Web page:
Department of Biological Sciences, Binghamton University, Binghamton, New York, USA.

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http://dx.doi.org/10.1128/JB.00732-13DOI Listing
http://www.ncbi.nlm.nih.gov/pmc/articles/PMC3807491PMC
November 2013
18 Reads
21 Citations
2.810 Impact Factor

Identification, activity and disulfide connectivity of C-di-GMP regulating proteins in Mycobacterium tuberculosis.

PLoS One 2010 Nov 30;5(11):e15072. Epub 2010 Nov 30.

Molecular Biophysics Unit, Indian Institute of Science, Bangalore, India.

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http://journals.plos.org/plosone/article?id=10.1371/journal.pone.0015072PLOS
http://www.ncbi.nlm.nih.gov/pmc/articles/PMC2994820PMC
November 2010
22 Reads
13 Citations
3.234 Impact Factor

Diversity of arsenite-resistant cocci isolated from Hutti Gold Mine and bioreactor sample

http://www.jstor.org/stable/24110154

Current Science

Arsenite, cobalt, chromium, copper, nickel, molybdenum, selenate and selenite-resistant cocci were isolated from Hutti Gold Mine reactor and processed water samples having extreme physico-chemical characteristics of pH 1.2–8.20, conductivity 3.2–58 mS and arsenic 11.0–1443.0 mg/1. Cultural, morphological, biochemical characters and antibiotic sensitivity of all the four cocci were studied. On the basis of biochemical and Biolog® test, one isolate was identified as Staphylococcus aureus, and two of these were identified as Citricoccus sp. SRHGAs38 and Staphylococcus sp. SRDAs32 using 16S rRNA gene sequence. These isolates could be used for metal removal.

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May 2010
6 Reads

Characterization of arsenic resistant and arsenopyrite oxidizing Acidithiobacillus ferrooxidans from Hutti gold leachate and effluents.

Bioresour Technol 2008 Nov 25;99(16):7514-20. Epub 2008 Mar 25.

Department of Microbiology, School of Sciences, Gujarat University, Ahmedabad, Gujarat 380 009, India.

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http://dx.doi.org/10.1016/j.biortech.2008.02.019DOI Listing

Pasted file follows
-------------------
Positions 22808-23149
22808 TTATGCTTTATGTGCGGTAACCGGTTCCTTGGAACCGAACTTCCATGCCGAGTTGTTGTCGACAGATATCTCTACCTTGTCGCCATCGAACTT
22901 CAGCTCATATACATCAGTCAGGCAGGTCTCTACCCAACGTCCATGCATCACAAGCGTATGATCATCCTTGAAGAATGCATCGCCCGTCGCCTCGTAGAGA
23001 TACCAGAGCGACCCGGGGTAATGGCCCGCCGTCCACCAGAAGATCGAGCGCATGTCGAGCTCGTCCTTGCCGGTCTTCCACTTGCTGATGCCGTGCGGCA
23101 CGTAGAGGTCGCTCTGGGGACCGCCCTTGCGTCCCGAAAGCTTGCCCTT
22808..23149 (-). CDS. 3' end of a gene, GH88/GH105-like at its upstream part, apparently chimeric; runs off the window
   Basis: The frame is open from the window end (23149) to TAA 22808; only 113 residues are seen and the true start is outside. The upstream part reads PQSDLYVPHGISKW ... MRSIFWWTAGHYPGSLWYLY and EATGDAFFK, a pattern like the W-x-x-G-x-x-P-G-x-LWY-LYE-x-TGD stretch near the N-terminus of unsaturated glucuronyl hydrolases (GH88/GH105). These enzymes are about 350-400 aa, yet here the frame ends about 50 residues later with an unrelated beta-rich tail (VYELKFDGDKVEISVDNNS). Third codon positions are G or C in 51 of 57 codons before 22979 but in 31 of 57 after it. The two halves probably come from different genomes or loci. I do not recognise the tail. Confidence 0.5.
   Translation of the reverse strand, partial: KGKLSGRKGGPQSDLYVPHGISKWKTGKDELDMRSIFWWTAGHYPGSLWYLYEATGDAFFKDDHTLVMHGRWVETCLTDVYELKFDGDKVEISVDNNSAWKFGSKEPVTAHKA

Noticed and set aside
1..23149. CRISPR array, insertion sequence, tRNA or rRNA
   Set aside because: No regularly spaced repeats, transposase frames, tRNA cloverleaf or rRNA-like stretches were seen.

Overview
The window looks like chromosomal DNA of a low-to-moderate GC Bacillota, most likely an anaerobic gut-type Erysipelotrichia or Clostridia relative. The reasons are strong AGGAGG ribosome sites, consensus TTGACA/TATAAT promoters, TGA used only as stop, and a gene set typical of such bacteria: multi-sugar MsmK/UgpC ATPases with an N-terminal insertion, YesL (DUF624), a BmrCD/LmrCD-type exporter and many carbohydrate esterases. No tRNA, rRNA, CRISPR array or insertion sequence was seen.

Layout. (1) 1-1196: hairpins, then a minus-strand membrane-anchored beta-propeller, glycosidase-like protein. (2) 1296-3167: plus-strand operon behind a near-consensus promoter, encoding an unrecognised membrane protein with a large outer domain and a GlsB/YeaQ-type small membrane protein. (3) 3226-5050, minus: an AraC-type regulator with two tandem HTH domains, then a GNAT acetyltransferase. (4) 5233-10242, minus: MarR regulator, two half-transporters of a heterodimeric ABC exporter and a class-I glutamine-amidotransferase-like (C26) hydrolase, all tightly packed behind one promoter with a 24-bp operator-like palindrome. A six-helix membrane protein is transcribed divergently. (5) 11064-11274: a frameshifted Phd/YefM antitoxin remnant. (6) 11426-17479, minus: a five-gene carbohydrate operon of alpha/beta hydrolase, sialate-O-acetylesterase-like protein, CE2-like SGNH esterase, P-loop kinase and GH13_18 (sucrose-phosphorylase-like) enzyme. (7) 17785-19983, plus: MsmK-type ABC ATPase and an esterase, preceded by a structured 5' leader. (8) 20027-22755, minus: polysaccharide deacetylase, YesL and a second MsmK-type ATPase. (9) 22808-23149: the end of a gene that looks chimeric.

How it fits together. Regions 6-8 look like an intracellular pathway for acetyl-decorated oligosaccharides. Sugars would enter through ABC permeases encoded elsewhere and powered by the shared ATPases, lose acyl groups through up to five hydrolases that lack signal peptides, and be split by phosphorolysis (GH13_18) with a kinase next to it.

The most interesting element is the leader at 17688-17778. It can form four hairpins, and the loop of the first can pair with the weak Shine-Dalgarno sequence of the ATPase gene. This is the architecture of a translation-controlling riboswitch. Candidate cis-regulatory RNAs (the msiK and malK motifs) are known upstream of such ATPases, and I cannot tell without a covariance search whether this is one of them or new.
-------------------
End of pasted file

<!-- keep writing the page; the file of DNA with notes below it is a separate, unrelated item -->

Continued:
November 2008
12 Reads
1 Citation
4.494 Impact Factor

Interactions of Acidithiobacillus ferrooxidans with heavy metals, various forms of arsenic and pyrite

10.4028/www.scientific.net/AMR.20-21.423

Advanced Materials Research

An arsenic resistant ferrous iron oxidizing bacterium Acidithiobacillus ferrooxidans (GenBank no. EF010878) was isolated from reactor leachate. The reactor leachate showed extreme environmental parameters. Ferrous iron concentrations of more than 60 g/L were found to be inhibitory in the presence and absence of arsenite. Ks values of 12.5 and 8.0 g/L ferrous sulphate and Vmax of 0.124 and 0.117 g/L/h/0.8 mg of protein were found in the presence and absence of arsenite respectively. At 14.9 g/L of arsenite and arsenate the culture showed 26.8 and 59.7 % ferrous iron oxidizing activity respectively. Amongst the metals studied, copper was found to be more toxic as compared to nickel and zinc. In the presence of 3.51 g/L nickel or 4.68 g/L zinc, about 30 % biooxidation activity was registered. In the pyrite oxidation study 87, 67 and 64 % of pyrite oxidation was found and 2.02, 3.19 and 5.96 g/L total iron was solubilized with 5, 10 and 20 g/L of pyrite respectively. The isolate was also able to oxidize refractory arsenopyrite gold ore and 0.531 g/L of arsenic was solubilized along with 0.872 g/L of soluble total iron. During this period the numbers of planktonic bacteria increased from 2.4 x 106 to 1.0 x 108 cells/mL.

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July 2007
8 Reads

Top co-authors

Olga E Petrova
Olga E Petrova

Binghamton University

3
Sasha H Shafikhani
Sasha H Shafikhani

University of California

3
Karin Sauer
Karin Sauer

Binghamton University

3
Josef W Goldufsky
Josef W Goldufsky

Rush University Medical Center

3
Julie Liao
Julie Liao

Binghamton University

2
Akanksha Kaushal
Akanksha Kaushal

George Mason University

2
Asokumar Buvanendran
Asokumar Buvanendran

Rush University Medical Center

2
Jeffrey S Kroin
Jeffrey S Kroin

Rush Medical College

2
Jinyuan Li
Jinyuan Li

Harbin Medical University

2